Q&A with Andrew Novak on his Wofford College career, love of sports and more
May 28, 2019
By Adam Stanley, PGATOUR.COM
- Andrew Novak has five top-25 finishes this season with a T5 at the Country Club de Bogota Championship. (Stan Badz/PGA TOUR)
When Andrew Novak was in college, he became the first golfer from little Wofford College to make the NCAA Regional Finals in quite some time. A local TV crew came along to document his run. What they didn’t expect was to end up on national sports television.
Novak would drain a 100-foot putt during a round at Regionals, and he’d be on ESPN’s top-10 plays of the day.
That story and more is below, as Novak spent a few minutes with PGA TOUR Digital to chat about his season so far (he’s 44th on the season-long points race), the best place to eat in his hometown of Charleston, South Carolina, and what he might want to do after his golf career is done.
Charleston’s food scene is unbelievable. What is your favorite spot?
It’s an awesome place for that. The best place to eat in Charleston in Hall’s Chophouse … it’s really not that close.
Why did you decide on Wofford?
Wofford was my only offer out of high school. I couldn’t get any college coaches to recruit me. I had a good junior career, ranked top-50 in the world but I guess all the college coaches filled their classes so early that they had their minds set on their guys. I was just trying to get anybody to recruit me. I was a later bloomer so finally Coach Vic Lipscomb was the one who reached out to me. I don’t think he realized I wasn’t committed somewhere when he was first talking to me. Once he found out (I wasn’t) he put the full-court press on me. I went and took a visit, and campus there is beautiful. I just loved it. They have a good course they play at and good facilities.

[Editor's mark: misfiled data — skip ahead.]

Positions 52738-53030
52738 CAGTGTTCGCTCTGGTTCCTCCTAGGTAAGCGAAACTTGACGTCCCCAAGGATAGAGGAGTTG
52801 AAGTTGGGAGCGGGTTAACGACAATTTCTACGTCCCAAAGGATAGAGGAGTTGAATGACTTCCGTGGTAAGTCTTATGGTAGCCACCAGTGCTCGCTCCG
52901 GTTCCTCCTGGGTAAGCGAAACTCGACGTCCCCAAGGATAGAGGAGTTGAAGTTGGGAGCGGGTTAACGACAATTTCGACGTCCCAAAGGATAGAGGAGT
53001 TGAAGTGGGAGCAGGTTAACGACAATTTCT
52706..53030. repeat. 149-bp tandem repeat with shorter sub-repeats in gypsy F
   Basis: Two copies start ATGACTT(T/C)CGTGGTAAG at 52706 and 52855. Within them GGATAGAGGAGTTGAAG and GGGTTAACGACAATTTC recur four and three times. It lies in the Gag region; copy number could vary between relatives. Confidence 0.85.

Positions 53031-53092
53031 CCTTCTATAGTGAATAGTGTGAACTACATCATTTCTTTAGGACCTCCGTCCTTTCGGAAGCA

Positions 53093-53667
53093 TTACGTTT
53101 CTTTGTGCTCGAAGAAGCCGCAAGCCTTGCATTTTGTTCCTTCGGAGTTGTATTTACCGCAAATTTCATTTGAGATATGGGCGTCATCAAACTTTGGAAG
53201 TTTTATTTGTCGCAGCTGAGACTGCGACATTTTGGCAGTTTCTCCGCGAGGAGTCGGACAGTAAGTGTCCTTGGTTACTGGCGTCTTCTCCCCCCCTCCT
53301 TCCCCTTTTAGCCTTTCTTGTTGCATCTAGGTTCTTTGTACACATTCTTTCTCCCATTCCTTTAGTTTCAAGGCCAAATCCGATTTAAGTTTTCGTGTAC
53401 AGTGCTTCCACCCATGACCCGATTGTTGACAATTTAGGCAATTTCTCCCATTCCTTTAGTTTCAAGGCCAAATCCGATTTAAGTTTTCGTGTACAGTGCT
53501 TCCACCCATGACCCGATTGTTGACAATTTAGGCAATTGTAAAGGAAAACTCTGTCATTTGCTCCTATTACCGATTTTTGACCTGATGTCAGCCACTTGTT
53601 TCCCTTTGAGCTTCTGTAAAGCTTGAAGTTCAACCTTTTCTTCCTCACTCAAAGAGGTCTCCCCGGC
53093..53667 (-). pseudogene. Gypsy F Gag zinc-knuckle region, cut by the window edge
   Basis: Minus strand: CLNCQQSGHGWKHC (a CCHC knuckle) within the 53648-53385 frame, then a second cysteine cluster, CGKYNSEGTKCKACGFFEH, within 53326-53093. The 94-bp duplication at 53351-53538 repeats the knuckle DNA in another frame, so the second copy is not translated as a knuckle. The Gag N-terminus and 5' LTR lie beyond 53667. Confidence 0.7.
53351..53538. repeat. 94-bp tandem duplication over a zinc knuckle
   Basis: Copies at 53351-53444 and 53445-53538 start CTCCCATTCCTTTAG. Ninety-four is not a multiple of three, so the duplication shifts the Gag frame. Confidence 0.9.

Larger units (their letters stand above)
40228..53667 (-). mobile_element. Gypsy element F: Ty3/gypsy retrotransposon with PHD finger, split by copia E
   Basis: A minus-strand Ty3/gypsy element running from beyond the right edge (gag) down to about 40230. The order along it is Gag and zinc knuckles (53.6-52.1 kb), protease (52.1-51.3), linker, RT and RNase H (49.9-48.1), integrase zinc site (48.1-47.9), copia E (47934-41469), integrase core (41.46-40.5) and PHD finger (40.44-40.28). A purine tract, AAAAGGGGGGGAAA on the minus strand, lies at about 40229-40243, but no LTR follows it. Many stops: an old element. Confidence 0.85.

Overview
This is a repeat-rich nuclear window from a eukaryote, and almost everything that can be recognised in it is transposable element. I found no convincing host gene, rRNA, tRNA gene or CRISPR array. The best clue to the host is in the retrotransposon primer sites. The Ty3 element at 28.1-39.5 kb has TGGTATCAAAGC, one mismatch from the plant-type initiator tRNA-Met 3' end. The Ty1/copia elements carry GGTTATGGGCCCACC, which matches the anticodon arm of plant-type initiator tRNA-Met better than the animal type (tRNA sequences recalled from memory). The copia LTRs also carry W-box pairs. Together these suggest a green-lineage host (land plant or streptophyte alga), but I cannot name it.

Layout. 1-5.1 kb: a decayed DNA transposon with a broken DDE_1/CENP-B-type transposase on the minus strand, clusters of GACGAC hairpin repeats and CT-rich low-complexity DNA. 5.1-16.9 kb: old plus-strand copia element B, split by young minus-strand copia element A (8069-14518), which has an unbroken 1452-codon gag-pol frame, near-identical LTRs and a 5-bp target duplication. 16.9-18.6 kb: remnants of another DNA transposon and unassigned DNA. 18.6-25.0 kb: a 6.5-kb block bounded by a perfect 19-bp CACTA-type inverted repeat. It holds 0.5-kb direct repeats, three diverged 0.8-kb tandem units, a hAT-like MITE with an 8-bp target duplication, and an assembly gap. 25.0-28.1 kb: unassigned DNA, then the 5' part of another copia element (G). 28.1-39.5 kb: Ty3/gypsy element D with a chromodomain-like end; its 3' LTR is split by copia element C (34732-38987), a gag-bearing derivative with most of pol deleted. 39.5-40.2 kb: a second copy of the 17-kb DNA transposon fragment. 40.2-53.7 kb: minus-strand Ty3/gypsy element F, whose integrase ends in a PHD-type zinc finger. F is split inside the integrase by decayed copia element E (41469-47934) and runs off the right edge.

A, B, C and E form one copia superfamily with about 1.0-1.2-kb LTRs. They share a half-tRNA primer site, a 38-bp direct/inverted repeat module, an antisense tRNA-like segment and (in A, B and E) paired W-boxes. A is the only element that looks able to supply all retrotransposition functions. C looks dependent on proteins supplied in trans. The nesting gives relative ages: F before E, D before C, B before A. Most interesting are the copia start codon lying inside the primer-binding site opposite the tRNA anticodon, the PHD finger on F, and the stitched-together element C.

Now all those coaches that passed over you are probably kicking themselves?
I hope so. It worked out for me – I loved Wofford.
Wofford is in just a small town, how would you describe your time there?
It’s good. Spartanburg changed a lot over the time I was there. They’ve done a lot of re-branding of the downtown and rebuilt a lot of stuff. Even just from my freshman year to my senior year, it’s so different. It’s really awesome now and cool to see how much better it’s gotten. It’s got a little college-town feel to it: there are four colleges in a 5-6 mile stretch, basically. There’s a bunch of schools right there and it’s a small little town but it’s a cool spot.
Although Wofford is a small school, it produced a PGA TOUR winner in William McGirt. Has he played a bit of a mentor role to you?
A little bit so – he still lives in Spartanburg. We’d see him a bit. He plays out of the same course (Wofford) plays out of, so we’ll see him. He’ll come play with a couple of us every once and a while. He’s at all the football games and the basketball games. He’s got a young son that’s really into that. I’d see him around a good bit and he was helpful giving me some advice. He took a little while getting out on the PGA TOUR himself, bouncing around mini-tours, etc. and playing other stuff until he figured it out and got it going – now he’s been out there forever. It’s been good to take things from him, especially the patience, and how to basically get a handle on being a professional golfer.